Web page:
Five landmark nature restoration projects launched to protect wildlife and improve public access to nature
Five unique nature reclamation projects covering almost 100,000 hectares will transform public enjoyment of nature in the West Midlands, Cambridgeshire, Peak District, Norfolk and Somerset, announced today (Thursday 26 May) the government and Natural England.
These multi-partner projects will see newly created and restored wildlife-rich habitats, corridors and stepping stones that will help wildlife populations move and thrive across city and countryside.
They will improve the landscape’s resilience to climate change, providing natural solutions to reduce carbon and manage flood risks. Equivalent in size to the current 219 National Nature Reserves, they will also allow more people to enjoy nature and connect with it at their doorstep.
The Purple Horizons project in Walsall in the West Midlands alone will connect over 500,000 people with nature close to where they live, in one of England’s most socially deprived areas.
The five projects will also make a significant contribution to national achievement of the international commitment to protect at least 30% of land and seas by 2030, and contribute to achieving the legally binding Environmental Law target of halt the decline in species abundance by 2030. .
Environment Minister Rebecca Pow said:
These five projects across England are stunning examples of the exciting large-scale restoration that is needed to bring about a step change in nature recovery in this country.
They will make a significant contribution to achieving our goal to halt the decline in species abundance by 2030 and our commitment to protect 30% of our land by 2030, allowing us to leave the environment in better condition than we found it.
Natural England Chairman Tony Juniper said:
Nature’s recovery can only happen if we take action at scale, and it can only work through partnerships. These five flagship projects will seek to recover species and habitats through collaboration between a wide range of landowners and organizations, delivering benefits for wildlife, local economies, climate change adaptation and well-being. audience.
Caring for and restoring the health of the natural world on which we all depend is at the heart of Natural England’s work, not least through the development of the Nature Recovery Network which is such an important part of the government’s environmental ambition. I am delighted that we are taking this step today, taking concrete action on what is one of the most pressing challenges of modern times.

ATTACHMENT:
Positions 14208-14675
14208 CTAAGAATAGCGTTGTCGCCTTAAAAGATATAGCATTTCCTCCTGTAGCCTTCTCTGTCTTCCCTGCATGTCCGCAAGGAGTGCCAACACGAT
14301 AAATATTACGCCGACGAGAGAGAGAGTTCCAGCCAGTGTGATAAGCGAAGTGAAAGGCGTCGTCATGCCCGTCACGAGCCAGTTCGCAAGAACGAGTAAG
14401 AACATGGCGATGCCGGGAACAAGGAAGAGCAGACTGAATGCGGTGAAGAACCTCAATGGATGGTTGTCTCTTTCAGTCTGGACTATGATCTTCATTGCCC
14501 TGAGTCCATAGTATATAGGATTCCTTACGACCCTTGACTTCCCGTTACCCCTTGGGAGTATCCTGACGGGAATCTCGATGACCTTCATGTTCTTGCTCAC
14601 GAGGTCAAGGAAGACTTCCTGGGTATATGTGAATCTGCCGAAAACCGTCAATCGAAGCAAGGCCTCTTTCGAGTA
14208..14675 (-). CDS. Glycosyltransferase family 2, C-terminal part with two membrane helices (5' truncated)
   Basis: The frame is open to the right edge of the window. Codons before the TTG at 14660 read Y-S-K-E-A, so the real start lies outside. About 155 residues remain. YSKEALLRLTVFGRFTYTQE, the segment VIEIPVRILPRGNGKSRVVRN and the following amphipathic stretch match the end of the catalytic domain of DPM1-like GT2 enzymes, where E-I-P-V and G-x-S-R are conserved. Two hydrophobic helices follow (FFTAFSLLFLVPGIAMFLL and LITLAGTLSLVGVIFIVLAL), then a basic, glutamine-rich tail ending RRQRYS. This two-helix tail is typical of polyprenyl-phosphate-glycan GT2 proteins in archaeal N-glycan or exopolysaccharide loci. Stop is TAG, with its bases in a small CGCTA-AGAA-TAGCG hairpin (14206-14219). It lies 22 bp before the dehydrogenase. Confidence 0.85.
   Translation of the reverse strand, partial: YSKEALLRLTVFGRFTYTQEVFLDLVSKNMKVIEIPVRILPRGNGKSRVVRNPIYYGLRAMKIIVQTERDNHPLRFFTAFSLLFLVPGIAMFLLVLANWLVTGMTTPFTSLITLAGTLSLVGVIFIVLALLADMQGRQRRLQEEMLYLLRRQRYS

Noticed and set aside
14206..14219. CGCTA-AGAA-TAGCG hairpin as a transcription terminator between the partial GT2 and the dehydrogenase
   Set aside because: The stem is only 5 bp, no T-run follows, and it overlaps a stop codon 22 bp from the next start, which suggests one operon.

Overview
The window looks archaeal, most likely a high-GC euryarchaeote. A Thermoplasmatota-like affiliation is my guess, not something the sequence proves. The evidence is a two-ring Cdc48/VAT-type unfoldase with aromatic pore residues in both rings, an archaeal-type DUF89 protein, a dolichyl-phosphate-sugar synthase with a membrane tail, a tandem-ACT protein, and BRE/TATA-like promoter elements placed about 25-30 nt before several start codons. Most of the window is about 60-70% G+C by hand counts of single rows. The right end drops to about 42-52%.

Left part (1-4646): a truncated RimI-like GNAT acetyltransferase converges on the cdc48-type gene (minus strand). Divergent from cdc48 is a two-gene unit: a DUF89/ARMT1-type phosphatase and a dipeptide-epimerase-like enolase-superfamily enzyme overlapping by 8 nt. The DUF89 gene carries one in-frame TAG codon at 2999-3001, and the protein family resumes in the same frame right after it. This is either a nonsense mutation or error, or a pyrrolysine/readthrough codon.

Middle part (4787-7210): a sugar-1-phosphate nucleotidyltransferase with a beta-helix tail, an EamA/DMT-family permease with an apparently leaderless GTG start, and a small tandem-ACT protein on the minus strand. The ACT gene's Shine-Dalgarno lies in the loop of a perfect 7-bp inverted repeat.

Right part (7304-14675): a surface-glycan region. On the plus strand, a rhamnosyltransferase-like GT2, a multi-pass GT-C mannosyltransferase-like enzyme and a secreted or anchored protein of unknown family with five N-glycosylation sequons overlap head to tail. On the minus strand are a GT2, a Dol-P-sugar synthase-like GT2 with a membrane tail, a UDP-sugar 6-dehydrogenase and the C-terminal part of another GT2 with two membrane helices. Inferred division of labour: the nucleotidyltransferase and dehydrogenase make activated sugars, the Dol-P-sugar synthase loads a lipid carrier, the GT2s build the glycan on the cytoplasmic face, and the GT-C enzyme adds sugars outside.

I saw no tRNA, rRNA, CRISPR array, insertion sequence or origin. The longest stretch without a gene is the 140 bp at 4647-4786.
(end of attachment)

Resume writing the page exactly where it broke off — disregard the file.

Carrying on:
Joan Edwards, Director of Policy at The Wildlife Trusts, says:
It is good to see the government’s positive ambition to help people access nature close to home, as well as efforts to connect existing strongholds for wildlife. Species desperately need green corridors to connect fragmented habitats in addition to big, bold projects that allow landscapes to recover at scale.
Wildlife has suffered catastrophic declines in recent decades and 15% of species in the UK are threatened with extinction. Government can help turn the tide by accelerating the creation of a Nature Recovery Network, dedicating more land to nature, and enforcing stronger protections for our most important sites.
The areas of the nature reclamation project are:
Purple Horizons, West Midlands – spanning 10,000 hectares on the outskirts of the West Midlands conurbation, Purple Horizons restores and connects fragmented moorland of national and international importance to create a mosaic of moorland, wetlands, woodlands and grasslands, vital for recovery and long term. long-term resilience of reptiles, birds and pollinators in the region.
Cambridge Nature Network, Cambridgeshire – covering 9,200 people in and around the city of Cambridge, linking the city center with the rural countryside through a range of priority habitats and landscapes including chalk grassland, bog and woodland old.
Wye Valley, Peak District – covering 10,000 hectares, the project is carrying out pioneering research into how an investment model can be created to generate funds for restoration and habitat creation, delivering multiple benefits for restoration of nature.
Somerset Wetlands, Somerset – with the new 6,140 hectare National Super Nature Reserve at its heart, Somerset Wetlands is working with local partners and landowners on 60,000 hectares to enhance nature recovery through the creation of habitats and by investing in strategic solutions that make wetlands more sustainable and the landscape more resilient to climate change.
Wendling Beck, Norfolk – The Wendling Partnership has come together to embark on an ambitious and inspiring nature restoration project linking initiatives around the Upper Wensum River and 10,000 hectares in the surrounding agricultural countryside of central Norfolk.
Initial funding of £2.4m is being provided by Defra and Natural England, as part of the flagship Nature Recovery Network (NRN) funding which aims to augment, enhance and connect existing wildlife-rich sites and to restore and connect degraded lands, transforming them into healthy functioning ecosystems, rich in wildlife and resilient to climate change, which provide us with clean air, water and healthy soil.
The nature restoration projects announced today will also include improved trails, bridleways and green infrastructure that will connect nature to where people live, work and play, benefiting physical health and to mental well-being and will provide the creation of habitats that support the deployment of net biodiversity gain. , demonstrating how public and private funding can support nature’s recovery.
Today’s announcement follows last week’s declaration of the new ‘super’ Somerset Wetlands National Nature Reserve (NNR by Natural England, which will protect 6,140 hectares of valuable salt marsh habitat, heathland and wetlands that support nationally significant wildlife populations.